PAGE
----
I signed up today to do a 100 kilometer ride this summer to raise funds for diabetes research. I have a minimal set goal of $250.
What type of things have you done along this line, and how did it work out for you?
I would like to say that I sign up for any number of charitable events, but I physically couldn't begin, much less complete a marathon or bike ride or even a long walk... even if it were for the best cause on earth. And I can't afford to write a check in place of taking such action. In fact, we've been on the receiving end of charity more than once, ourselves.
We can't participate in many charity gathering events, so we help others in different ways... we share the skills and knowledge we have acquired over the years with whomever is in need, and there's never a charge for any of it.
I've often said that if we have $2 and you need $1, then we have $1 too many, and we share. What goes around comes around.
I do hope you have a nice ride, and it IS for a good cause... doing good for others is what fulfills us as human beings, I believe. It's good karma!
I've volunteered time over the years to children's organizations as chairperson and treasurer.
I've been a foster parent for many years.
I've donated many a dollar, mostly to children's charities but the occasional other when it's there.
All of these are extremely rewarding activities and the foster parenting in particular is the most important to me.
I use a credit card, Working Assets Visa, which donates 10 cents per purchase to non-profit organizations that promote progressive causes such as social and economic justice, peace organizations, civil rights, and the environment.
I was upset that Working Assets switched to Bank of America to service their accounts, but not enough to stop using the card.
Denninmi I--I too am involved in diabetes research and participate in all events and annual walks. We have a family team with t shirts we design and distribute to team members.
I also support a young woman inbetween the age of my daughters who is disabled, in a therapeutic equestrian program. A good friend and her husband and I make sure she rides all year and participates in events. She had made great progress in her language skills
The last year and a half she talks to the horse and about him.
This year I hope to attend her rideathon and meet her and her parents.
Also support doctor and wife nurse who travel to Eastern Europe to do surgery on children.
Other charities like st Jude's and smile train local food bank etc but the ones I mentioned are the ones closest to my heart.
Also an annual walk to benefit children of a 35 year old widow that was in my Grief group.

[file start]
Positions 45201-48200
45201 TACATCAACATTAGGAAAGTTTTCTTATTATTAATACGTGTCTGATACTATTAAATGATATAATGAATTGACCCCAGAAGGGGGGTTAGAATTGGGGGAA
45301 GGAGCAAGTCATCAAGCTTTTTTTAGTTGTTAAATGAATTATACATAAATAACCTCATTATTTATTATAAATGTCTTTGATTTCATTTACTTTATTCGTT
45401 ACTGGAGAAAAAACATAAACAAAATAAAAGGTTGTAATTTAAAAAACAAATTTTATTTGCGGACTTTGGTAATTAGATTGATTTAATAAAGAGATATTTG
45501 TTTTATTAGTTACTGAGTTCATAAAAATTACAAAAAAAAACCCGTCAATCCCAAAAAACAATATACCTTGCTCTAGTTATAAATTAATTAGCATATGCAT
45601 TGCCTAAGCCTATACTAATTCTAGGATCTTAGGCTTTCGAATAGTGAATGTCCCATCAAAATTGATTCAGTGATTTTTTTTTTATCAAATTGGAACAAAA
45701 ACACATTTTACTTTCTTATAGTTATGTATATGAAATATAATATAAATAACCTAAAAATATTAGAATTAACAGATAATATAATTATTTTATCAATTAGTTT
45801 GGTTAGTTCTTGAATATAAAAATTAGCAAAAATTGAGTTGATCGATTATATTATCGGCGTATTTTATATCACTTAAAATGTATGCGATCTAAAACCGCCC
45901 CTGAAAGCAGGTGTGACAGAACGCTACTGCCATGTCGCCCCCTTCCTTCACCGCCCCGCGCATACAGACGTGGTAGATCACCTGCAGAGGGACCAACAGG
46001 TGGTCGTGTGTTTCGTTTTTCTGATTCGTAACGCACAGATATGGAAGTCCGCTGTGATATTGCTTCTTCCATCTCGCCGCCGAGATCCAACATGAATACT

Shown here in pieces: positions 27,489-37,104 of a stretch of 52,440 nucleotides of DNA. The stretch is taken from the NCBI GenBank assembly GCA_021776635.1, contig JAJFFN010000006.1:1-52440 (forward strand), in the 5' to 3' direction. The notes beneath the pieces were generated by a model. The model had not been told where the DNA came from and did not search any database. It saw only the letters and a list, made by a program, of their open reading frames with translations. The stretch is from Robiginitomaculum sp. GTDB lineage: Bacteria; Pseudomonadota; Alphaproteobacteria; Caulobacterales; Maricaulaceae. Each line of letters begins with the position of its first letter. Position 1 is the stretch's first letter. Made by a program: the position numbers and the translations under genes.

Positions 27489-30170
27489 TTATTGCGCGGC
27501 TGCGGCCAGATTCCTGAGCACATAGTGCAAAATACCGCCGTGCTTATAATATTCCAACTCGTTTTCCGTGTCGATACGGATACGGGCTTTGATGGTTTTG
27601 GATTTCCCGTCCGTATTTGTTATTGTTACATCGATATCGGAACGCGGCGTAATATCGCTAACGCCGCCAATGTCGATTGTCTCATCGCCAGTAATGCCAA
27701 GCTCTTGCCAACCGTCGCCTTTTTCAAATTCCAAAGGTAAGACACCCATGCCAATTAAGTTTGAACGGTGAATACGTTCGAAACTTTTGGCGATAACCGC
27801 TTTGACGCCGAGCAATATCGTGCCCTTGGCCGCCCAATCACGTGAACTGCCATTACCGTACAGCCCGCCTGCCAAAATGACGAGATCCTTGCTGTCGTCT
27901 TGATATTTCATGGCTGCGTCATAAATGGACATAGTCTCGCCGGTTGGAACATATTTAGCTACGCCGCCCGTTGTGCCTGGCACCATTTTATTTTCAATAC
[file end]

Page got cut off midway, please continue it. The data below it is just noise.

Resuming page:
Her husband had congenital heart defect so triplets have to be tested and insurance doesn't cover repeated test costs.
A young girl was killed in an accident so a nearby city has a day set aside to
Do a good deed in her name. A surprise gift or paying for a stranger's lunch are some things some of us do.
Good thread it will be nice to hear responses!
On March 27th I worked alongside my daughter's organization to assist 350 disabled children and their siblings enjoy an Easter Egg Hunt. It was the very first experience for many special needs kids. Families with special needs kids don't usually attend an event designed for typical families. They came in wheel chairs and other adaptive devices; disabilities ranged from down syndrome, autism, dup15q, cerebral palsy, paraplegia and hundreds of other disabilities.
A dedicated team of special kids moms stuffed over 4,000 eggs with interesting toys and some candy. Then another team of siblings and parents positioned the 4,000 eggs throughout the park area.
One hour later every last egg was collected and smiling faces accompanied by tears of joy were on display.
We purchased 10,000 eggs from Target & Hobby Lobby for next year. Our goal is a 2nd annual event to serve joy and fun to 1,000 disabled kids next Easter.
May will be our 1st annual skate party. That should be interesting. :)
I'm sitting here watching my 17 year old son knitting a baby hat on a round loom for hospital babies. He looks at me and says "I'm totally thug, yo."
I work for a non-profit with little salary and no raise for 5 years.
I am a donation.
I've found many of those "doing something for a good cause" very misleading and in many cases outright fraud.
I donate money (and time) directly to charities I support. The charity gets more of the money.
I, too, think it prudent to first look into where the actual funds you're donating will go to. In all too many cases, the money raised doesn't get to where it's needed in any decent amount.